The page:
Who's Now? Who Cares?

ESPN's current stupidity-laden concept is this unwatchable "Who's Now" thing, where every day they match up two current athletes and ask the public and their hodgepodge "panel" to determine who is more "now." The "winner" then moves on in the bracket. The brackets are named for famous athletes, simply to be politically correct, which ESPN loves to be. You have the Babe Ruth bracket, but then you can't have any more white males. So you have to have a woman. So yes, one of the four brackets about great athletes is named for Billie Jean King, a tennis-playing woman. Just saying.

Then another one is for Jordan, which is hard to argue, and the last one is Ali, also hard to argue as a polarizing, great sports figure.

But what's the point of all this? This whole "Who's now" bullspit is completely impossible to define and, thus, how can we know who is more... now, or whatever? And if so, what is this telling us? Last night's matchup was Tiger Woods and Dwayne Wade. Wade's sport is off for the summer -- Tiger is playing in the British Open this weekend. Does that make Tiger more "now"? But I saw D-Wade in a commercial where he gives free basketballs to some kids and a free Lincoln Navigator to their coach. Does that count for anything? Are there points in this game? Does anyone care?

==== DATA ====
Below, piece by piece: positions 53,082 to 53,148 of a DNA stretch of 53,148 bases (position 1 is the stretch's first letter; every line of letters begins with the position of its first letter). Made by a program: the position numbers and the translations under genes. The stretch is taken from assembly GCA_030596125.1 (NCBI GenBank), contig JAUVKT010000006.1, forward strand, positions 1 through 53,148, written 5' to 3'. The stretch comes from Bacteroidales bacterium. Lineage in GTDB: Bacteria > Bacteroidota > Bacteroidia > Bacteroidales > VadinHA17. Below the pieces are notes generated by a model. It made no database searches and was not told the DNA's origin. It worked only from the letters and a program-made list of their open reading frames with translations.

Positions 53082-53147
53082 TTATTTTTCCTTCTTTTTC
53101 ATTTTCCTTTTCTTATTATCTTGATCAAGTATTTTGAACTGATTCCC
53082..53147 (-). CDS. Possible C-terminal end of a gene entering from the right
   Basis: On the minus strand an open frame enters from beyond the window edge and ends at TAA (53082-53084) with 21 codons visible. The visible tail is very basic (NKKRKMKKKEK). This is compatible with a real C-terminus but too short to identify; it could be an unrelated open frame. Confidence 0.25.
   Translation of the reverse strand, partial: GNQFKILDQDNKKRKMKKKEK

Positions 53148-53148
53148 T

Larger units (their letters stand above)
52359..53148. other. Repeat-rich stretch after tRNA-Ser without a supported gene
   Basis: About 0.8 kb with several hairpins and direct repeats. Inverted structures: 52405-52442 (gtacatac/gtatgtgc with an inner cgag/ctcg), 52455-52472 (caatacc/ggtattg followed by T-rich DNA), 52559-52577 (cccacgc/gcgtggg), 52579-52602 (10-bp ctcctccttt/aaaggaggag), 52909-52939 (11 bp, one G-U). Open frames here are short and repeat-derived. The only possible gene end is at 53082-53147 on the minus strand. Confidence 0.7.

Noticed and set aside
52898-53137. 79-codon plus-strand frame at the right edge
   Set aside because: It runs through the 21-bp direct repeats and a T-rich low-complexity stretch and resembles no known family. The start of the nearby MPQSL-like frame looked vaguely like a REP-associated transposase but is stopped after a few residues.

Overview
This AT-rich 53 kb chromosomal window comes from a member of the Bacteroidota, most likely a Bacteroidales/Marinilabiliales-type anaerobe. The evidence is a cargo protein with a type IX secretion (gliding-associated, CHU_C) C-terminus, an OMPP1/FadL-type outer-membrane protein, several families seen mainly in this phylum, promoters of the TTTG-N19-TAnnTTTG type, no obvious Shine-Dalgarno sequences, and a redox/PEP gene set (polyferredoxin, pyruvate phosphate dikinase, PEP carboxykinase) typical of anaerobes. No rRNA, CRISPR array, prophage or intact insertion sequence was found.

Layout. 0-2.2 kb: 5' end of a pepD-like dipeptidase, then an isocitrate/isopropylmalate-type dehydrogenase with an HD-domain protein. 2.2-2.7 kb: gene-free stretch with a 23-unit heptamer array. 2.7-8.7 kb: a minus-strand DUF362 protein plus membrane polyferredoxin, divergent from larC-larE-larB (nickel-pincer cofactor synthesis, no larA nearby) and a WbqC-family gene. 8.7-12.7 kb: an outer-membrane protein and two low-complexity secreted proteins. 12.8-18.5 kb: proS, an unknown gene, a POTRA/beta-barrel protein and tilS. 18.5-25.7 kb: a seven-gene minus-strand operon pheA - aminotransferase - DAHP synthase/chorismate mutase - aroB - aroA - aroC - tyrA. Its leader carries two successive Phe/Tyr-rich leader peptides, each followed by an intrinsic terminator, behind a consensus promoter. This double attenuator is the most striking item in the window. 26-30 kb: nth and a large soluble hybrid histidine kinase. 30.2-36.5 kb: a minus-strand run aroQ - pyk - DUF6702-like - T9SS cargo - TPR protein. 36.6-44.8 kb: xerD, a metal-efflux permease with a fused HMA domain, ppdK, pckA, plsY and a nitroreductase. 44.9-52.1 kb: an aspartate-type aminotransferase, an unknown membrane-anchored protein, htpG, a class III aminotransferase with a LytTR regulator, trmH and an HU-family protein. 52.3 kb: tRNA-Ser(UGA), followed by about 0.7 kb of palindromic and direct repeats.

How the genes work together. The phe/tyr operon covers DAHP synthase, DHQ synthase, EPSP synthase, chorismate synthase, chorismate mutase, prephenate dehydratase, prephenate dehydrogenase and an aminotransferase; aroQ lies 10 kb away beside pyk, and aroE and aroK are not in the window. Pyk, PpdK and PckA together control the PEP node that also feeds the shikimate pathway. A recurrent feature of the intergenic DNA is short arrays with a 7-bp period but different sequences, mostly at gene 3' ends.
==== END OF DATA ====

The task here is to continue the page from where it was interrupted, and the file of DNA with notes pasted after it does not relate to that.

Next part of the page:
Most pressing: Will D-Wade pay for the maintenance or gas on that behemoth Lincoln?

I have an idea for another cool segment on Sportscenter, which, trust me kids, used to be a really awesome show to watch. How about we do one called "Who cares?" In this segment, the public gets to vote on all the other segments, failed ESPN concepts and shows, and grating ESPN "personalities" that they want to see tossed into a giant bucket and catapulted into outer space. Here, I can get you started...

Chris Berman
NFL Live airing in May instead of Baseball Tonight
Stephen A. Smith
Stories about David Beckham and Posh Spice
Coverage of the WNBA
Anyone who argues that Pat Summitt is "really" the NCAA victories leader
Keyshawn
Fact or Fiction
Around the Horn
Max Kellerman
Stu Scott's pretend hood lingo

I'm in the Wrong business

A Disgusting Excuse For A Human

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